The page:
Allergic Reactions After First Dose of Pfizer-BioNTech COVID-19 Vaccine
- Following administration of ~1.9 million first doses of the Pfizer-BioNTech COVID-19 vaccine, 21 anaphylactic reactions were identified by the CDC (estimated rate, 11.1 cases per million doses).
- A majority of events (86%) occurred within 30 minutes of vaccine administration.
- No fatal allergic reactions were reported.
What is the rate of anaphylactic reactions following one’s first dose of the Pfizer-BioNTech coronavirus disease 2019 (COVID-19) vaccine?
Data were obtained from the Vaccine Adverse Event Reporting System (VAERS), the national passive surveillance (spontaneous reporting) program. Physicians at the Centers for Disease Control and Prevention (CDC) evaluated all suspected allergic reaction events following receipt of the first dose of the Pfizer-BioNTech COVID-19 vaccine and classified them as anaphylaxis and non-anaphylaxis. Non-allergic adverse events, such as vasovagal reactions, were excluded. Events with symptom onset >1 day following vaccination were also excluded.
From December 14-23, 2020, following administration of 1,893,360 doses of vaccine, the CDC identified 21 case reports meeting criteria for anaphylaxis (estimated rate, 11.1 cases per million doses). Four patients (19%) were hospitalized, including three in intensive care, and 17 (81%) were treated in an emergency department. At the time of reporting, 20 patients (95%) were known to have recovered or been discharged, and no deaths were reported. Median interval from vaccine receipt to symptom onset was 13 minutes (range, 2-150 minutes), with 71% of events occurring within 15 minutes and 86% within 30 minutes. The most common signs and symptoms were urticaria/rash, angioedema, and a sense of throat closure. A history of allergies or allergic reactions to food, drugs, vaccines, and/or insect stings was present in 17 patients (81%). Non-anaphylactic adverse reactions occurred in 83 patients; these included pruritus, rash, itchy/scratchy sensation in the throat, and mild respiratory symptoms.
Anaphylactic reactions to the first dose of the Pfizer-BioNTech COVID-19 vaccine are rare, usually occur within 30 minutes of administration, and are readily treatable.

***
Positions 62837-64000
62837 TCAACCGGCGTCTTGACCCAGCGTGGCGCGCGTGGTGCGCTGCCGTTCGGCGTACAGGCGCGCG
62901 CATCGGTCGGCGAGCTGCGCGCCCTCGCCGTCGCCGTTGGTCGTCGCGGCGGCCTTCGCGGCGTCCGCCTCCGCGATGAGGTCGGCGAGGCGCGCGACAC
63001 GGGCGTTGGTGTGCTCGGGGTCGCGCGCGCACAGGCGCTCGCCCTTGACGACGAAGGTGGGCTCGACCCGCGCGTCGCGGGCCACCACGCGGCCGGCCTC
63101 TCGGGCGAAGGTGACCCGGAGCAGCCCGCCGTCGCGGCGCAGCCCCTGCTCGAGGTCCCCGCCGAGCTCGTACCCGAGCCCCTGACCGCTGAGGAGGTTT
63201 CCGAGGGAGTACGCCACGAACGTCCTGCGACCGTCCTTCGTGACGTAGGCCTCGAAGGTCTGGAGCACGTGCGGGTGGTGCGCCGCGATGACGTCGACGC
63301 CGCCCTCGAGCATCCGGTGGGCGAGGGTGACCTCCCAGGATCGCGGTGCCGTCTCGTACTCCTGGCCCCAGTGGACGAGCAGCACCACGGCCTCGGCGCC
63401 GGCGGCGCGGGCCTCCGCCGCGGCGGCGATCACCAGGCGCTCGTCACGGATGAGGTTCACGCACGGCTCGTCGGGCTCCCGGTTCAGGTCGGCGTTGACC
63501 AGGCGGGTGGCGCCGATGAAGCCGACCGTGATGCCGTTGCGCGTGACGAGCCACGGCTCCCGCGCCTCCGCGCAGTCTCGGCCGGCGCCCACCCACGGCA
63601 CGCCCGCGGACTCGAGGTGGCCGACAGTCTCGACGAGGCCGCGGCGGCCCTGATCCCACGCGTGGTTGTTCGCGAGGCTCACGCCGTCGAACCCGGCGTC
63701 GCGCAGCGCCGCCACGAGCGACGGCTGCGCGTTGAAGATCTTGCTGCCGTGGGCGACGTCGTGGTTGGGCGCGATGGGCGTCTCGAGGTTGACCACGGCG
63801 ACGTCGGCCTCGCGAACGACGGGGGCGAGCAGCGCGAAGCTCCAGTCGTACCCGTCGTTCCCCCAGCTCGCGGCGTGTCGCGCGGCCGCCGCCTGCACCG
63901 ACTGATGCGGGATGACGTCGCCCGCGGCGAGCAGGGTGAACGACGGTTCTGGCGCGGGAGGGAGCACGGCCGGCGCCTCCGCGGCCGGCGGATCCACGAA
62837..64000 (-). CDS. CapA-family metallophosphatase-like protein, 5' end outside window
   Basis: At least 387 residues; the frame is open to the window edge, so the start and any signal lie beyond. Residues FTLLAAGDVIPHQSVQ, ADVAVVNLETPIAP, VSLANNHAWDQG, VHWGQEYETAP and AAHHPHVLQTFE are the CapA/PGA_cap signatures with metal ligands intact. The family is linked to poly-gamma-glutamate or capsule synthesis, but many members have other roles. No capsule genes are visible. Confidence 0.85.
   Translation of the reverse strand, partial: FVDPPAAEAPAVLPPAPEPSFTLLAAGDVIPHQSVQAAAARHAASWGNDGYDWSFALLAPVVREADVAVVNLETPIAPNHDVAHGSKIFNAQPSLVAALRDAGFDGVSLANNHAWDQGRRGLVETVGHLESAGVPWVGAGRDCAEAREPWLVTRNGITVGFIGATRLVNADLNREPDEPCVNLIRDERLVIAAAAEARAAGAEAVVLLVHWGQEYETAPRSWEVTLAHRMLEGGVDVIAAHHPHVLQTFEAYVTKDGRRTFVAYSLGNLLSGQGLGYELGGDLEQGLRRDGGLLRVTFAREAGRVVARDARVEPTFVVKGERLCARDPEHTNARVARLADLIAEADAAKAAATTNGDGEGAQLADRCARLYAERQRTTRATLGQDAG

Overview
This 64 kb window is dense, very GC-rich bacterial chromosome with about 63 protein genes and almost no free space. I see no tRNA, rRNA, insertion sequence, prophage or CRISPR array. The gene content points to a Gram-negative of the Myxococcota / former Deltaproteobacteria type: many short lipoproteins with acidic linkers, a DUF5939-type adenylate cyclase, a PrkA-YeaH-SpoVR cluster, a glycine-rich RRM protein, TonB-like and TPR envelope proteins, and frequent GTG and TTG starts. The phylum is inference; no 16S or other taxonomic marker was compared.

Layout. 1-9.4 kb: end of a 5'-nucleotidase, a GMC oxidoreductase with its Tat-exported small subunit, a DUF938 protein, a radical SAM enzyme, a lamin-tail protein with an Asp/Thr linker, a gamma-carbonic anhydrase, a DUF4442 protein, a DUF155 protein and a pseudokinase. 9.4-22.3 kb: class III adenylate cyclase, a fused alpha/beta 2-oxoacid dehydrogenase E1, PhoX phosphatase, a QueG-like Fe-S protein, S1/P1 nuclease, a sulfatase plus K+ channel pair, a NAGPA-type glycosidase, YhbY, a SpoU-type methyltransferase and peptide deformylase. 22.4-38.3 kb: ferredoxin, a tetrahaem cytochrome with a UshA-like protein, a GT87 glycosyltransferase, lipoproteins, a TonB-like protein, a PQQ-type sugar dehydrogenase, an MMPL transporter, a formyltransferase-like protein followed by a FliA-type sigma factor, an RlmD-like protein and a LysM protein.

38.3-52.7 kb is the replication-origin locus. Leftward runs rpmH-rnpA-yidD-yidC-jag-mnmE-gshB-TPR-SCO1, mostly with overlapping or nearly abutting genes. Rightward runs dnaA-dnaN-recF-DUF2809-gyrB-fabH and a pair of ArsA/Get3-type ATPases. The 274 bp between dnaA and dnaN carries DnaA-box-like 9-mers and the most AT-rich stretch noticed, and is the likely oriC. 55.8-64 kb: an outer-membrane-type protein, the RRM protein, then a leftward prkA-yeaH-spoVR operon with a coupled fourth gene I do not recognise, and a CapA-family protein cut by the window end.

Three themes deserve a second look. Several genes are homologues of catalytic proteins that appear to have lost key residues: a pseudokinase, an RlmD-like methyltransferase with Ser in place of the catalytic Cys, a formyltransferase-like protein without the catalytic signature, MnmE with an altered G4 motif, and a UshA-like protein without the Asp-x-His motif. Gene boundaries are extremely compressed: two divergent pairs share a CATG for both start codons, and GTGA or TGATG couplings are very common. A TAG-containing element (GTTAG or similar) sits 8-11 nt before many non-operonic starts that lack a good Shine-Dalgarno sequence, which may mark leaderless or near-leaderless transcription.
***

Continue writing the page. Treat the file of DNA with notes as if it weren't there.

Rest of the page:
By way of comparison, cdc.gov reports that the rate of anaphylaxis following influenza vaccines is 1.31 per million doses, so the rate with the COVID vaccine is ~8.5-fold greater. However, these initial data regarding the Pfizer vaccine in real-world settings remain encouraging, and the risk of anaphylaxis with vaccination will be far outweighed by the risk of severe COVID-19 without vaccination for most patients. Based on the fact that most anaphylactic reactions occurred soon after vaccination, current CDC recommendations for post-vaccination monitoring (15 minutes minimum, and 30 minutes for people with a history of anaphylaxis) seem appropriate. While it would appear that a history of allergies is a risk factor for vaccine-related anaphylaxis, further study will be needed to determine the magnitude of increase in risk. A limitation of VAERS is that the onus of adverse event reporting is on patients and clinicians, so some adverse events may be underreported, though providers are required by law to report all life-threatening events.
Keywords: Adverse Drug Reaction Reporting Systems, Anaphylaxis, Angioedema, Coronavirus, COVID-19, Critical Care, Emergency Service, Hospital, Exanthema, Influenza Vaccines, Patient Discharge, Primary Prevention, Risk Factors, Vaccination
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